Is EFT basically just a gimmick?

by Erika
(Copperopolis, CA)

I find it believable that repeating the types of phrases used in EFT, and having your therapist touch you, could be useful in treating depression. But is there any evidence that the sequenced meridian tapping makes any difference? Or is it perhaps more for "show" -- a useful gimmick that works as a placebo, by convincing the patient that therapy is "more than just talk."


I looked for peer-reviewed, properly-controlled scientific journal articles on the topic, and didn't find any. Doing therapy with and without a tapping session is not a controlled study, as the patients are aware of what group they're in, and probably want to please their therapist, whether consciously or subconsciously.

What convinced you that this technique works, and that tapping along the meridian is necessary for it to work? I'm curious what outcome you would predict, if the following study were done:

1000 people with the same symptoms get identical talk therapy sessions that end with either a real or a "mock" tapping session. None of the patients are familiar with tapping before starting the study. The mock tapping session would consist of the same repetition of phrases for the same period of time as the real sessions, but the patient would be tapped in irrelevant, "non-meridian" locations. I predict there would be no difference at all between the groups. What do you think?

Ben's response:

Thanks for your skepticism Erika. I appreciate the questions. I've been using EFT for about 8 years and in my 23 years of working in the mental health field have never found anything quite like it for helping people. I used to find myself often feeling very poorly equipped to help to truly alleviate a person's emotional pain when they were intensely overwhelmed or unable to let go of something. I could be reassuring, calming and they might feel better talking to me, but it would not necessarily go away for good. It might even feel worse by the end of a session. I've found tapping to often transform a person's emotional state very quickly and completely. More complex trauma can take considerably more time, but it depends on the situation. Of course there is no magic technique that works for every person, for every issue.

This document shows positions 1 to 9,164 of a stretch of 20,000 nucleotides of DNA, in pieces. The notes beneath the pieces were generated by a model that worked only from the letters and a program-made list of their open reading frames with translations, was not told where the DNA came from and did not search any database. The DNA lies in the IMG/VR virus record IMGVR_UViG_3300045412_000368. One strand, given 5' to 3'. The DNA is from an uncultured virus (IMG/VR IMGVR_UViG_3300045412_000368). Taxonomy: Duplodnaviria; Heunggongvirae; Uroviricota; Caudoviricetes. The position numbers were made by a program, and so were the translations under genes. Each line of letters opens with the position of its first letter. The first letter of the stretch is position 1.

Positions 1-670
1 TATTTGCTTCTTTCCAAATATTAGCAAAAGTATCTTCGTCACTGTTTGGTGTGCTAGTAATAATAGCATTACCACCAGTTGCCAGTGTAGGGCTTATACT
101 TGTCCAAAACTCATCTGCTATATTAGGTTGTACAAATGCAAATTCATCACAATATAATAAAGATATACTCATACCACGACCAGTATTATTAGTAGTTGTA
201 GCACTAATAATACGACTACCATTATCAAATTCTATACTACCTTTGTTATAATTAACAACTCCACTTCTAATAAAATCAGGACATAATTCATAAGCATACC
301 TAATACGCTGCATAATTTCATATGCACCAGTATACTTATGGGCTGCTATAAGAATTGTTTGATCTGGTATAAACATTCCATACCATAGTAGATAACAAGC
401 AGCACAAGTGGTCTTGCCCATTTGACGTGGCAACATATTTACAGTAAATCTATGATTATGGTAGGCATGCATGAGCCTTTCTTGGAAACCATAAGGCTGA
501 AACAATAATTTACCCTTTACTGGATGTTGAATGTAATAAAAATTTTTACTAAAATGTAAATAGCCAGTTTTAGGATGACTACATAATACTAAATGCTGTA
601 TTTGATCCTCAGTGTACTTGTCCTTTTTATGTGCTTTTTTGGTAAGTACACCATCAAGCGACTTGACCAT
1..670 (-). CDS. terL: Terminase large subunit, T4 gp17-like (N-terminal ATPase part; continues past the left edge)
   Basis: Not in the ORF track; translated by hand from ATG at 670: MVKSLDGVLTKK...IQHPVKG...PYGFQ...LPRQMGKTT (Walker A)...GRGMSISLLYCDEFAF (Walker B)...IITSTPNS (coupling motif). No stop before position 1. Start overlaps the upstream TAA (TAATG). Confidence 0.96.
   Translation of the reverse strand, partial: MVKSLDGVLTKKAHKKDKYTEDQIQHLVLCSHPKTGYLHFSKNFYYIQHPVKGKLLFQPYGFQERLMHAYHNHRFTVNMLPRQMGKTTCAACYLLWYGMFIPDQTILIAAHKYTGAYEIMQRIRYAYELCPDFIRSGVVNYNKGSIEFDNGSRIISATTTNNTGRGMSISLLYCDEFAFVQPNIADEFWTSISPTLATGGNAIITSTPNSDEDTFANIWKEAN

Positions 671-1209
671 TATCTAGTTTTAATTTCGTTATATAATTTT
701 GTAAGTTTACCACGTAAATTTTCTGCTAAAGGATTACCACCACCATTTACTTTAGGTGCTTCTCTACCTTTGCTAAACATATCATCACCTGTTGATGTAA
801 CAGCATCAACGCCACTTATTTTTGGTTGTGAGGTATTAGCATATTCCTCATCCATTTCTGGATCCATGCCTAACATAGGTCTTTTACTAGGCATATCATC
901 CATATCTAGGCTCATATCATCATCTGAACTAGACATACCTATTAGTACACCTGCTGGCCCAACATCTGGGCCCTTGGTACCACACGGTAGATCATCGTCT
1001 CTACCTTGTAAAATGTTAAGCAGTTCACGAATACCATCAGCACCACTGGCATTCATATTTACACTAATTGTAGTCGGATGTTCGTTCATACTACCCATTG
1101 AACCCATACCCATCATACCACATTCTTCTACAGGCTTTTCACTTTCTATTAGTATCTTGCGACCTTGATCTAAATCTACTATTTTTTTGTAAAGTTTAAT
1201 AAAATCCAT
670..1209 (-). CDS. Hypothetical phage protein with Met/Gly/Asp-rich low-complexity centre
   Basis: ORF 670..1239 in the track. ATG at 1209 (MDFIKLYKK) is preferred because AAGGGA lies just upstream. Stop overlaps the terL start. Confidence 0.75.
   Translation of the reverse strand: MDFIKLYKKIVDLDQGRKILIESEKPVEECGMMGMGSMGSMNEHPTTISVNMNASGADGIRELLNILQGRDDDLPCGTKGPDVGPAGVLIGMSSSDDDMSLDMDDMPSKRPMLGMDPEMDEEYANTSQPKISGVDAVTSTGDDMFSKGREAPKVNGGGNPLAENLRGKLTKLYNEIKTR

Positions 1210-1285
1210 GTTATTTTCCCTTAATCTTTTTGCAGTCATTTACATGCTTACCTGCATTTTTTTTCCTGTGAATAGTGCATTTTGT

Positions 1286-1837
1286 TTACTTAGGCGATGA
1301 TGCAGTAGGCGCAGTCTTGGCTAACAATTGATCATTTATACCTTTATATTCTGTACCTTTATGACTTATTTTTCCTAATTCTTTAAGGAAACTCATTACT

I have often had just as much success with highly skeptical people as with those that come in believing that EFT is credible. So it is not placebo. I have also used it with my own kids since before they could speak and it has been more calming than anything I've used with them as a parent.

By the way, most therapists do not touch their clients - meaning they do not tap on the client. Rather the client taps on their own acupressure points as the therapist leads them through he sequence.

There are to date about 60 peer reviewed studies on EFT and Tapping. Many published in major psych journals. The American Psychological Association has finally accepting EFT as a legitimate therapy in which PhD's can receive continuing education. And one of the most world-renowned experts in the field of Traumatology - Bessel van der Kolk, MD has now adopted EFT as an effective new therapy in the treatment of PTSD along with more established techniques like EMDR.

For a full list of research studies on EFT and more information about the broader field of Energy Psychology, visit The Association of Comprehensive Energy Psychology (ACEP):
www.energypsych.org

As with anything, taking a casual do-it-yourself approach, or trying EFT with someone who is not very experienced with it, may yield uncertain results. I realize it looks weird to some people. But truly, using this in a clinical way with an experienced person can often yield life changing results.

All the Best,
Ben

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